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July 29th, 2014

On Board with Duggal—PDN attends The Summer Duggal Gatsby Party

Photo District News and Rangefinder representatives. Photo © Morgana Skelton

Photo District News and Rangefinder representatives. Photo © Morgana Skelton

As a media partner, PDN was present at The Summer Gatsby Party thrown by Duggal Visual Solutions on June 26, along with staff from our sister publication Rangefinder. Clients, partners and friends of the Duggal brand were treated to four hours aboard a yacht circling New York City. The Great Gatsby-themed soiree asked attendees to arrive in all-white attire to set the mood for the evening event, which included live music, a catered dinner, an open bar, a photo booth and stunning views of the Manhattan skyline, all aboard the Cornucopia Majesty Yacht. (more…)

May 16th, 2013

Photolucida: Portfolio Reviews From the Photographer’s Side of the Table

Lamb-HopewellFurn

© Eliza Lamb, from her series “Hopewell.”

By Eliza Lamb

As a photographer I find that portfolio reviews are the perfect combination of exhaustion and exhilaration, community and competition, motivation and humility. After I returned from a whirlwind four days in Portland, Oregon at Photolucida I was still coming off the high of it all. I found myself trying to integrate the connections I’d made and the feedback I’d gotten with the life I knew and the assumptions I held before I left. Sorting through piles of leave behinds, business cards, signed books and pages full of notes, I was struck by feelings of accomplishment and uneasiness, and by my downright good fortune for being able to be a part of such an amazing community.

The process of creating visual art can be very isolating and often involves years of self-reflection, pondering and personal expense, punctuated by both excitement and doubt. It can feel antisocial as we create our images and crawl back into our studios or sit in front of our computer screens for hours upon hours of editing, processing and contemplating. Having trained for years as an actress and receiving instant gratification, I find it can be near maddening putting your work out there to radio silence. But portfolio reviews are a way for photographers to join together to gain feedback, camaraderie and opportunities, to gather despite their home locations or educational training and present their work to the community as equals with common passions, goals and frustrations. (more…)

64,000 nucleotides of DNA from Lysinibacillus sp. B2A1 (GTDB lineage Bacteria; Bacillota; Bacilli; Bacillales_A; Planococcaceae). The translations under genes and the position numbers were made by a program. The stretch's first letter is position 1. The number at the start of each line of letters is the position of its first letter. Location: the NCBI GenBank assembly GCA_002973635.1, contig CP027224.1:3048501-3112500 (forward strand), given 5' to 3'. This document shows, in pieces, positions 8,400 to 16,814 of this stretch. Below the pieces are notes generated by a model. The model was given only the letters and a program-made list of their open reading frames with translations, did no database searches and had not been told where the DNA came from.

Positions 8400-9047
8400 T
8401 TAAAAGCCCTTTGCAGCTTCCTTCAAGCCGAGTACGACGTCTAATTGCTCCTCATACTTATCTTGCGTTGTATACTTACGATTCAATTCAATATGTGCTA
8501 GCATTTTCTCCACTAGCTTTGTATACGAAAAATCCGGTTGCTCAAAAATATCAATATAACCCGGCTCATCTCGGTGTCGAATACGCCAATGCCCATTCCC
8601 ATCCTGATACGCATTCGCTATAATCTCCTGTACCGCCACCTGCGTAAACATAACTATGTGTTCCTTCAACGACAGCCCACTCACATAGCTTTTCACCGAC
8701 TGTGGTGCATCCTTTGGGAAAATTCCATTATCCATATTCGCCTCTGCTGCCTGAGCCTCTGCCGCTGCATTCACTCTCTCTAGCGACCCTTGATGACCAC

April 30th, 2013

A Tribute to David Goldblatt, ICP’s 2013 Lifetime Achievement Honoree

David Goldblatt, The Transported of the KwaNdebele: Travellers from KwaNdebele buying weekly season tickets at the PUTCO bus depot in Marabastad, Pretoria, 1983. © David Goldbatt/The Goodman Gallery

The Transported of the KwaNdebele: Travellers from KwaNdebele buying weekly season tickets at the PUTCO bus depot in Marabastad, Pretoria, 1983. © David Goldbatt/The Goodman Gallery

Imagine photographs by Robert Frank and Henri Cartier-Bresson.  Wait a moment, then imagine some more by Diane Arbus and others by Sebastian Salgado.  Good.  Being the sort of person who reads this blog, you probably just conjured a dozen or more vividly remembered images in your mind’s eye.

Now imagine a photograph by David Goldblatt.  Thought so.  Unless you’re a fellow South African or one of his fans, you probably drew a blank.  He’s one of the world’s most honored living photographers, a man who is greatly respected and, yet, is little known.  It’s a paradox.

On Wednesday evening, when the International Center of Photography [ICP] confers on him its Cornell Capa Lifetime Achievement Award, Goldblatt will collect yet another prestigious award.  He’ll add this to his resume, right above the 2006 Hasselblad Award, 2009 Henri Cartier-Bresson Award, and the 2010 Lucie Award for Lifetime Achievement.

As prestigious as those honors surely are, they’re little more than the icing on a magnificent cake.  Over a 50-year career, Goldblatt has been the subject of exhibitions at major museums in Europe, Africa, and North America, including solo shows at the Museum of Modern Art, in 1998, and the Jewish Museum, in 2010.  In addition, leading publishers of photography have produced a dozen books devoted to his work.

It’s an impressive list of accomplishments by any measure.  So, why isn’t Goldblatt’s photography as well known as his name?  And what’s his photography all about anyway?  (more…)